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Volvo V60

Volvo as a brand is synonymous with safety, but until recently I didn't necessarily associate it with luxury - I simply just associated safety and European with being expensive. Things have changed over the past few years with the brand however. It is no longer a subsidiary of Ford and their new Chinese owners have provided the Swedish engineers and designers with the freedom to take the brand to the next level. As they go through the transition, various models are at different points on the spectrum - with the XC90 that I absolutely am in love with at one end and the V60 not quite as far down the path of modern luxury.

That isn't to say that the Volvo V60 Cross Country isn't a fantastic car to drive - it is absolutely wonderful. However, my first hour with the vehicle was spent wondering why it has a price tag of nearly $50,000 but is missing key things like an automatically adjusting steering column, a comparably tiny navigation screen (that wasn't even a touch screen), and a manual opening lift gate instead of being automatic. Thankfully though, I powered through these minor inconveniences. After a couple hour drive from San Diego to Big Bear I fell in love with the handling, extremely comfortable seats, and the remarkably low level of noise in the cabin.

Then I started to understand what it meant to drive a Volvo ...

v60 mountains rear

Generally, I have a bias towards Asian automakers since they tend to load the cars up with tons of conspicuous features. As a result, when I get into a European car it feels stark in comparison since they tend to focus on the experience of driving the car and minimizing distractions to the driver. This is true for Audi, Volkswagon, and even some of the new Kia designs under Peter Schreyer. It's a personal preference I suppose but I've learned to never discount it since European cars tend to have a subtle brilliance laying just below the surface.

volvo v60 cross country interior

Inside the cabin, it is clearly a European car but exudes a sense of luxury and design that is genuine rather than simply another bullet on a brochure. For instance the steering wheel actually has metal trim - rather than chromed plastic. Attention to detail is even more clear when you look at the mirror. Where as most rear view mirrors have a rather bulky bezel, the one found on the V60 is almost flush with the reflective glass. It's these features that elevate a car and appeal to a discerning individual who wants the best experience.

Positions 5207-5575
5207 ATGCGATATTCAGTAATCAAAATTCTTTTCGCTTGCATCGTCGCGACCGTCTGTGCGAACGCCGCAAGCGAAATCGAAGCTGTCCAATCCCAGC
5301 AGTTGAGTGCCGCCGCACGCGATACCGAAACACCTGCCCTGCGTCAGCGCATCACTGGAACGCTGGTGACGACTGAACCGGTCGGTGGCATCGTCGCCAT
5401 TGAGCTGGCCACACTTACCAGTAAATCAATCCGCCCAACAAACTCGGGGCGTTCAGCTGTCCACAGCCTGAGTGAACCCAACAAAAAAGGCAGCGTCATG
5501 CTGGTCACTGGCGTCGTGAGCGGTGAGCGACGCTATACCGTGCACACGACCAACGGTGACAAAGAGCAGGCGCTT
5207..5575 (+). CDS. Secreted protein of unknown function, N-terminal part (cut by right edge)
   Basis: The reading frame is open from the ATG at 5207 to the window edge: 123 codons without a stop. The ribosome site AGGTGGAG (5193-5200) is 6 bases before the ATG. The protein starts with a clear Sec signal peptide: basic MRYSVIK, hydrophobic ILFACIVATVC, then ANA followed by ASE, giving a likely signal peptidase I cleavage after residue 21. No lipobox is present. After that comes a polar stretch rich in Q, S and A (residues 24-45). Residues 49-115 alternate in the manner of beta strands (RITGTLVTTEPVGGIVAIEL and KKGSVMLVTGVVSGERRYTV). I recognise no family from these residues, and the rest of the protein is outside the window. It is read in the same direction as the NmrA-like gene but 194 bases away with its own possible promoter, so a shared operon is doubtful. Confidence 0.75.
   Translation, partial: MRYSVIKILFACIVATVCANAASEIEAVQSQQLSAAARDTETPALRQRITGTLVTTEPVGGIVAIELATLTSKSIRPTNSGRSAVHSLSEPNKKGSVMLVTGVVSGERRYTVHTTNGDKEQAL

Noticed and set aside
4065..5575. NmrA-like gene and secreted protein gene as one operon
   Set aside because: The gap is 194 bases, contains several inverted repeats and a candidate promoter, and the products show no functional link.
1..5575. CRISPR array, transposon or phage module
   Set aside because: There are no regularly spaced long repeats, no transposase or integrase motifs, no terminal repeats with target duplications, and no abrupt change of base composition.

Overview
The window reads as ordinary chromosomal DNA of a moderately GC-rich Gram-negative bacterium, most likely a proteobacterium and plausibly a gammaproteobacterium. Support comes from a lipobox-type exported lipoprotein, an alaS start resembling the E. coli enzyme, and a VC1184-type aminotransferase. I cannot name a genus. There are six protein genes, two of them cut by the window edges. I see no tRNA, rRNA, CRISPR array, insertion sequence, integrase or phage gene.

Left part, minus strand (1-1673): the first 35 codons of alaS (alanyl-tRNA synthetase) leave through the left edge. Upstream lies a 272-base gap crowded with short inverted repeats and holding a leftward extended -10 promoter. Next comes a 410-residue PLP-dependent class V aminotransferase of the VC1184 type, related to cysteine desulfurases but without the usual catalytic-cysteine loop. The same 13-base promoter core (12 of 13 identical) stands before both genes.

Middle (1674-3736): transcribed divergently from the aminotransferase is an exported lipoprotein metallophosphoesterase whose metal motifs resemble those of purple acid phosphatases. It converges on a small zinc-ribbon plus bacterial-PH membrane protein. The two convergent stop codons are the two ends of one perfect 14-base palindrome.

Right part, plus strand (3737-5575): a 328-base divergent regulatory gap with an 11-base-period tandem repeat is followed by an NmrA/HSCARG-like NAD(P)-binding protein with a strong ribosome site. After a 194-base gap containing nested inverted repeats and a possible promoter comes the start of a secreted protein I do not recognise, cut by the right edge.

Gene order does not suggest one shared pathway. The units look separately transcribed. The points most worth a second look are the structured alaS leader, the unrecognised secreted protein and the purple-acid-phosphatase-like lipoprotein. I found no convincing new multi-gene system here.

For those of you with kids, it even has built in booster seats!

instrument console

As I drove on, I started to look deeper - past the obvious and discovered how wonderful this car was and what driving a Volvo was all about. It's little things like the superficial design elements, but then there are technology features such as the display that not only shows the exact door that's open but also the status of all the different seat belts too. Likewise, while the car has all the safety features you'd expect from a vehicle at this level, it also includes advanced features such as a HUD warning light when you approach a car too quickly. It even has super thin filaments embedded in the windshield to de-ice or de-fog it faster than simply blowing air at the glass like most other cars that I've driven.

Additionally, it has a mobile app that includes monitoring features as well as the ability to start the car remotely and the car itself has a WiFi hotspot built in.

v60 mountains

All of these elements come together along with a 240 hp engine putting out nearly 260 lb. ft. of torque to an AWD system and 7.9 inches of clearance. This car is simply begging to be let out of the garage in the winter and take you up the mountain before dawn to greet that fresh powder so you can be the first to lay tracks. 

v60 grill

While I'm still eagerly anticipating my spot in line to review the XC90 T8 with it's massive touch screen and stuffed to the gills with technology, I'm absolutely in love with what it means to drive a Volvo. While the V60 Cross Country isn't flashy and as a station wagon, it's not "cool" compared to the CUVs and SUVs. However I almost feel like it doesn't have to be. There's a sense of quiet confidence in the Volvo design and the customer that would be attracted to it. It's able to look good as an everyday driver but still able to take you on a fun adventure on the weekends. While I still think it should have an automatic lift gate and steering wheel adjustment as well as a larger touch screen for a car at this price point, I'm willing to look past all that.

At the end of the day, the Volvo V60 Cross Country is a complete luxury experience without being stodgy and boring and that's a great thing!